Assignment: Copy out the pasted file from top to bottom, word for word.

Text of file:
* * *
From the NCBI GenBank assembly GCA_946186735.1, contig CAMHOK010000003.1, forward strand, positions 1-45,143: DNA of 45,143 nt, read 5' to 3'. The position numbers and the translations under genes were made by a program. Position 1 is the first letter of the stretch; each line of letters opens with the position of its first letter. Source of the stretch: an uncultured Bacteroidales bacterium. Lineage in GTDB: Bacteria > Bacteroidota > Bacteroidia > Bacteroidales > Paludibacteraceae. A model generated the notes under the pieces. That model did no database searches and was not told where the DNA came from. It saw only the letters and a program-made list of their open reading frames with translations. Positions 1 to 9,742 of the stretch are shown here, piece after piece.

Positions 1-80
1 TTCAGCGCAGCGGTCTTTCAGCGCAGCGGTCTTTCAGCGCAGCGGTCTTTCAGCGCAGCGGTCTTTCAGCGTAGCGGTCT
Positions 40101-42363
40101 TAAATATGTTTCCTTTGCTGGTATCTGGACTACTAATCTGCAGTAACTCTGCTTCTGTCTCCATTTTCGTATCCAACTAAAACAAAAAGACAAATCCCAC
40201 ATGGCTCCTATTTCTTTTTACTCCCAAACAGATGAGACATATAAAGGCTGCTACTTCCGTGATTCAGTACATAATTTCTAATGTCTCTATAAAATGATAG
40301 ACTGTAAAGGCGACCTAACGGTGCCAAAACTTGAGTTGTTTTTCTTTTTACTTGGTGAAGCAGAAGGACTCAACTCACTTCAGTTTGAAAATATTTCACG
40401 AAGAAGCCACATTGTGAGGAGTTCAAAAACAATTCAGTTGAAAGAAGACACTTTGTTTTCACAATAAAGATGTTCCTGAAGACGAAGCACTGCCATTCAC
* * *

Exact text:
From the NCBI GenBank assembly GCA_946186735.1, contig CAMHOK010000003.1, forward strand, positions 1-45,143: DNA of 45,143 nt, read 5' to 3'. The position numbers and the translations under genes were made by a program. Position 1 is the first letter of the stretch; each line of letters opens with the position of its first letter. Source of the stretch: an uncultured Bacteroidales bacterium. Lineage in GTDB: Bacteria > Bacteroidota > Bacteroidia > Bacteroidales > Paludibacteraceae. A model generated the notes under the pieces. That model did no database searches and was not told where the DNA came from. It saw only the letters and a program-made list of their open reading frames with translations. Positions 1 to 9,742 of the stretch are shown here, piece after piece.

Positions 1-80
1 TTCAGCGCAGCGGTCTTTCAGCGCAGCGGTCTTTCAGCGCAGCGGTCTTTCAGCGCAGCGGTCTTTCAGCGTAGCGGTCT
Positions 40101-42363
40101 TAAATATGTTTCCTTTGCTGGTATCTGGACTACTAATCTGCAGTAACTCTGCTTCTGTCTCCATTTTCGTATCCAACTAAAACAAAAAGACAAATCCCAC
40201 ATGGCTCCTATTTCTTTTTACTCCCAAACAGATGAGACATATAAAGGCTGCTACTTCCGTGATTCAGTACATAATTTCTAATGTCTCTATAAAATGATAG
40301 ACTGTAAAGGCGACCTAACGGTGCCAAAACTTGAGTTGTTTTTCTTTTTACTTGGTGAAGCAGAAGGACTCAACTCACTTCAGTTTGAAAATATTTCACG
40401 AAGAAGCCACATTGTGAGGAGTTCAAAAACAATTCAGTTGAAAGAAGACACTTTGTTTTCACAATAAAGATGTTCCTGAAGACGAAGCACTGCCATTCAC